9. Archie's Mum

    Archie's Mum Always digging up clues

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    Kelvedon doesn't seem to be anywhere near water. Perhaps a river, maybe. We need another expert. But I do agree on mariner.
    Ah ha...the river Blackwater, when I see mariner I think of big ships or whalers, not rivers. Perhaps they were fisher people.
     
    Last edited: Jun 27, 2020 at 8:44 AM
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  10. AnnB

    AnnB Editor in Chief who is Hot off the Press!

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    FMP have a transcription of this entry (from St John's Wapping), taken from the records of the London Docklands and East End baptisms. Richard has the occupation of mariner and the end bit actually reads 'in Nightingale Lane' - written on two lines :rolleyes:

    Nightingale Lane is now known as Thomas More Street.
     
  11. Archie's Mum

    Archie's Mum Always digging up clues

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    Well, look at that. Near the Tower Bridge. Goes to show how much I know of London. :rolleyes:
     
  12. Findem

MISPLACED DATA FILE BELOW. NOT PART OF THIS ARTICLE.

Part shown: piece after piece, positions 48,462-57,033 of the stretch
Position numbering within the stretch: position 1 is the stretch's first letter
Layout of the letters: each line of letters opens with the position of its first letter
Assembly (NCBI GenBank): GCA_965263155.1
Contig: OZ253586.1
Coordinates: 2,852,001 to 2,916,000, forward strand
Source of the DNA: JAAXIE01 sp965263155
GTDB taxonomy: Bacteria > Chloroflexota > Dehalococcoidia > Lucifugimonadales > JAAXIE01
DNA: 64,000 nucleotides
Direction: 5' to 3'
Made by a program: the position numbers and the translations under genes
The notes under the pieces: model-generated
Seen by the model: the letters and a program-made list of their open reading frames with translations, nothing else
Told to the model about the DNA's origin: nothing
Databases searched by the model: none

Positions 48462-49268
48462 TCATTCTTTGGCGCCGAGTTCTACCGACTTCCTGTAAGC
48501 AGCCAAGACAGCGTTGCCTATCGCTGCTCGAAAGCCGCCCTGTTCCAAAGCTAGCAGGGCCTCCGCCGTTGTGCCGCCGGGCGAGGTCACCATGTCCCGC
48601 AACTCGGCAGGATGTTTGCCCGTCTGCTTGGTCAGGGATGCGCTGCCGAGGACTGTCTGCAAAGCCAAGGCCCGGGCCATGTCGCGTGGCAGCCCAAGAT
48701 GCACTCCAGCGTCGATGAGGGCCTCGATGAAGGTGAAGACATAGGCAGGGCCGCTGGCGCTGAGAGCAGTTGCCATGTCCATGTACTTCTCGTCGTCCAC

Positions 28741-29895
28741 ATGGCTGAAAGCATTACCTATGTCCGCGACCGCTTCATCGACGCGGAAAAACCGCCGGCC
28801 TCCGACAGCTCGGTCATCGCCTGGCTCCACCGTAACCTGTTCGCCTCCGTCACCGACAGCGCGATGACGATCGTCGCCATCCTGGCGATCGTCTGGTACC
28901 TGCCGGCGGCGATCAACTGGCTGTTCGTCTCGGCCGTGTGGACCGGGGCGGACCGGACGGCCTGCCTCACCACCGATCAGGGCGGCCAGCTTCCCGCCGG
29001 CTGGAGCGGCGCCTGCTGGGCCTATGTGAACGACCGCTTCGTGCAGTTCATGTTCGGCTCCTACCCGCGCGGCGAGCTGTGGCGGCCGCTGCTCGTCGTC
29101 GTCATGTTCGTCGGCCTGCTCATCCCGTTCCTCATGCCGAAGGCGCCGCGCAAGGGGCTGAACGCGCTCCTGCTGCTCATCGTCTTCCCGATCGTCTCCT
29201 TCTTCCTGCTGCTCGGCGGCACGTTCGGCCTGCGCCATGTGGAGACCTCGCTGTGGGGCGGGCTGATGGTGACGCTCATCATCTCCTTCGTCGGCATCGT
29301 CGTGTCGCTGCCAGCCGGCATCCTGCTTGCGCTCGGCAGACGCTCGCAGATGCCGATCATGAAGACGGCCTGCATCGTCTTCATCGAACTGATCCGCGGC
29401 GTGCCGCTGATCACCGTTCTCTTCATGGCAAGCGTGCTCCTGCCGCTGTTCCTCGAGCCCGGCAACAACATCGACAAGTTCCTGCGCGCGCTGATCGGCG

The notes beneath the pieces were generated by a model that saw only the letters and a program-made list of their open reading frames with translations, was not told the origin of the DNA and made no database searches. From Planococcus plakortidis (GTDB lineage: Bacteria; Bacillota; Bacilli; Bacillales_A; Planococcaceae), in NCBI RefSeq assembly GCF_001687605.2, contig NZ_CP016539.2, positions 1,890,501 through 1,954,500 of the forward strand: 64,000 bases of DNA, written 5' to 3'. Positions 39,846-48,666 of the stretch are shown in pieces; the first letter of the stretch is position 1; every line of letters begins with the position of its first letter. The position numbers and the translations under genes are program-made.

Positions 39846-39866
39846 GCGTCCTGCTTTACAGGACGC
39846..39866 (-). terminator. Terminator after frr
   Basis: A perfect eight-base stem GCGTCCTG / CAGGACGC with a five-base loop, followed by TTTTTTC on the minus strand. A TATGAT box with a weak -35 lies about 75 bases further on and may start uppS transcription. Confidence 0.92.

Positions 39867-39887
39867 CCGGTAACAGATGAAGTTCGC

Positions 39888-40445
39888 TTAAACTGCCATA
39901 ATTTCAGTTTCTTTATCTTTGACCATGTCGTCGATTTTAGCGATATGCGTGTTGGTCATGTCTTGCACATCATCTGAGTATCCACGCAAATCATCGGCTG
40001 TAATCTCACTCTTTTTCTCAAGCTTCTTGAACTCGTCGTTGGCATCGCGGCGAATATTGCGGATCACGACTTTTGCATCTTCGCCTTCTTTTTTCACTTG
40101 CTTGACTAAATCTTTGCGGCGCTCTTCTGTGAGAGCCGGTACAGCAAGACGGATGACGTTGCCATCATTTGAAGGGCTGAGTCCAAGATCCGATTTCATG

Findem The Fearless One

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    Thanks everyone for the help.

    It could I know, be just a coincidence that a Richard son of Richard and Mary Cornwell was baptised 16 Jun 1697 and then six months later up pops a Richard and Mary Cornwall baptise a son Richard 6 Jan 1697 at Kelvedon, a child who from the entry is not a new born. Not only that but a Richard Cornwall and Mary marriage that I cannot find in Essex or seemingly anywhere, looks as though I'll have to leave the June 1697 Richard as a maybe, can't think of a way to prove a link at the moment.

    It's not unknown for parents to have children baptised in two parishes, my Pudney ancestor family did just that.
    Mary baptised 9 May 1659 at Terling, then 5 Jun 1659 at Fairstead, buried 1 Jul 1659 at Terling.
    Mary baptised 19 May 1660 at Terling, then 12 Jul 1660 at Fairstead.
    The next five children were all baptised at Terling.

    The River Blackwater in days gone by saw ocean going sailing barges calling in at Maldon and there is a canal going from Maldon to Chelmsford, which in the past saw barges transporting goods and I suppose people along that canal. There are still ocean going sailing barges at Maldon and they compete in Sailing Barge races, or at least did a few years ago.

    Note, for those who haven't read the PR image, the surname is Cornwell, not Cornell as I stated in my first post.
     
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  13. Ma-dotcom

    Ma-dotcom A Bonza Little Digger!

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    Did these barges also carry a Minister perhaps to baptise babes born on the sidelines?
     
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  14. Findem

    Findem The Fearless One

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    I doubt it, probably baptised in the next port, probably some of my ancestors got married that way and that's why I can't find the blighters! He smiles. the smilies not working. :)

    :confused: Edit, now they are :confused: